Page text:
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The Capitol Session '73
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The Capitol Session '73

Bob Marley, Peter Tosh and Joe Higgs lead the Wailers in a seminal performance filmed with four cameras at the Capitol Records Tower on October 24, 1973. Meticulously restored and long believed lost, the previously unseen live session documents the reggae legends at a crucial moment in their career. 

Catching Fire

With reggae on the cusp of breaking internationally, three of its founding fathers — Bob Marley, Peter Tosh and Joe Higgs — tour as part of the Wailers in late 1973 before various circumstances alter the group’s trajectory. As one pivotal chapter ends, another begins. Each iconic singer plays a critical role in establishing the music’s popularity, developing its activist motifs and bringing its survivalist messages to the masses.

In this Collection

Story

A Wailer at the Tipping Point of Fame

In the fall of 1973, Bob Marley was on the cusp of another existence. It is a transitional moment in his career that is perfectly captured in the long-missing-in-action concert film, “The Capitol Session '73.”

Story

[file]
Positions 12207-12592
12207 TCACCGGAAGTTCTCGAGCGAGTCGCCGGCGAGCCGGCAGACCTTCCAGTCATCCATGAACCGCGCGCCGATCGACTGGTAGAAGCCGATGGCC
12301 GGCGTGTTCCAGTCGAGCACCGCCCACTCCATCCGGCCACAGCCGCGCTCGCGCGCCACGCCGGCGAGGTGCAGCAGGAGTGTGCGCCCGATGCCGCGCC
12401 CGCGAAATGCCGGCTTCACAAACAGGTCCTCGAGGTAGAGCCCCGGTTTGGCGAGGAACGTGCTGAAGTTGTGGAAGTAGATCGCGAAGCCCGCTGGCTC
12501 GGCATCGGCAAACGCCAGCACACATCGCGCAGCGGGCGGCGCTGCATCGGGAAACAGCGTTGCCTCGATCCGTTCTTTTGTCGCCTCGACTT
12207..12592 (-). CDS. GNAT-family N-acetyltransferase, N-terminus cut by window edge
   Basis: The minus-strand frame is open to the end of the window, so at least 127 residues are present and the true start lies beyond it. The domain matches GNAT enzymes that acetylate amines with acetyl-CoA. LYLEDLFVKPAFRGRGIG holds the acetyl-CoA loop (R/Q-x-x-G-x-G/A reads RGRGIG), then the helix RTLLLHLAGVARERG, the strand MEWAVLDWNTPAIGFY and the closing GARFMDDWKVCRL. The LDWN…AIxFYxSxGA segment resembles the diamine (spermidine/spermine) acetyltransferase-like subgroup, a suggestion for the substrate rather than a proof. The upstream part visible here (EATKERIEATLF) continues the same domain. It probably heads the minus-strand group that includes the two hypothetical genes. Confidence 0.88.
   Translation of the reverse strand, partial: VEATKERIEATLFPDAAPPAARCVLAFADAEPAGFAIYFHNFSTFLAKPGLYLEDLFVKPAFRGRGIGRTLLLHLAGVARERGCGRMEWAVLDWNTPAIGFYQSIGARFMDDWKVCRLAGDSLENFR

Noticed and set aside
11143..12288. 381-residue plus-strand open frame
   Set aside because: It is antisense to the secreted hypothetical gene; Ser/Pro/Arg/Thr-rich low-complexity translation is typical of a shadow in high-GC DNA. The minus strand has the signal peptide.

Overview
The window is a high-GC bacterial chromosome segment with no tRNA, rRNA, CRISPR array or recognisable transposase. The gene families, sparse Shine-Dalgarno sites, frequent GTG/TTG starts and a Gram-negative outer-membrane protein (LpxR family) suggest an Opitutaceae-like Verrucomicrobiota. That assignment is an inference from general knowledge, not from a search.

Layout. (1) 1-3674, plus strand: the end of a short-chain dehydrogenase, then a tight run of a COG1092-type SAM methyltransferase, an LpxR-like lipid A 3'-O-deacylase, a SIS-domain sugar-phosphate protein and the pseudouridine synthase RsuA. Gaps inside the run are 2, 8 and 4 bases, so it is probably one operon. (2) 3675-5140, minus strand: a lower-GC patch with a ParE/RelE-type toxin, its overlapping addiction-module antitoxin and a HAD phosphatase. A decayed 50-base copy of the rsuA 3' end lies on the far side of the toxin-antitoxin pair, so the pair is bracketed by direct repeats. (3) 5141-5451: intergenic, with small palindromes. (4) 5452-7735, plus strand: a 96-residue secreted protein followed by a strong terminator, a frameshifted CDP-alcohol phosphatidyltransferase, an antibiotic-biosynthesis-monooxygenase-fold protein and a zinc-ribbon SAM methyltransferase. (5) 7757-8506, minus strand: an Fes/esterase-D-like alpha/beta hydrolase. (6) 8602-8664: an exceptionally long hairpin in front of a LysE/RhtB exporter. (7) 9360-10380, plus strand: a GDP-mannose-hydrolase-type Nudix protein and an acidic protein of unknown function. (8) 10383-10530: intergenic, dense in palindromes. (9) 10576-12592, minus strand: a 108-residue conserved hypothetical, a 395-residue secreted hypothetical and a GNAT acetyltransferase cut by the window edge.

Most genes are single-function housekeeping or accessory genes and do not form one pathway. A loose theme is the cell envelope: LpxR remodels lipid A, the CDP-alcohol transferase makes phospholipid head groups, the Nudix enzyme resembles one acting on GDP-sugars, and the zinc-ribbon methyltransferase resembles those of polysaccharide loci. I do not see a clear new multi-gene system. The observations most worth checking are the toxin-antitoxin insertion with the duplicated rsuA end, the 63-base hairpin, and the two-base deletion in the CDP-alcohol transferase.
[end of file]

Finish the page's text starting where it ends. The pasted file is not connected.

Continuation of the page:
Reggae’s Slow Burn in America

In 1963, a fledgling troupe of teenage vocalists from the dirt roads and zinc shanties of Trench Town walked into a studio in Kingston, Jamaica in sharp suits with sharp harmonies to try their luck at stardom. One year earlier, Jamaica had gained its independence from the British monarchy, and though socioeconomic conditions on the island were dire, optimism still ran high. 

Film

Chris Salewicz: The Coda Collection Interview

The Wailers, led by Bob Marley, Peter Tosh and Bunny Wailer, had been scoring hits in Jamaica for a decade before they began performing in the U.K. and U.S. Veteran journalist Chris Salewicz describes what those early performances were like.

Story

The Wailers’ Historic Swan Song

If there were a hall of fame for pivotal 20th century moments in music, the recently unearthed documentary “The Capitol Session ‘73” should be inducted. The film captures Bob Marley at a career crossroads, a period when he was transitioning into an international star from his decade-long first-among-equals era in the Wailers. In addition, it provides a rare glimpse of three founding fathers of reggae — Marley, Peter Tosh and Joe Higgs (filling in for a fourth Jamaican giant, Bunny Wailer) — sharing the stage for one of the last times as the art form they helped create was starting to break through worldwide. The original Wailers were on the verge of breaking up, but reggae's next, biggest chapter was just beginning.

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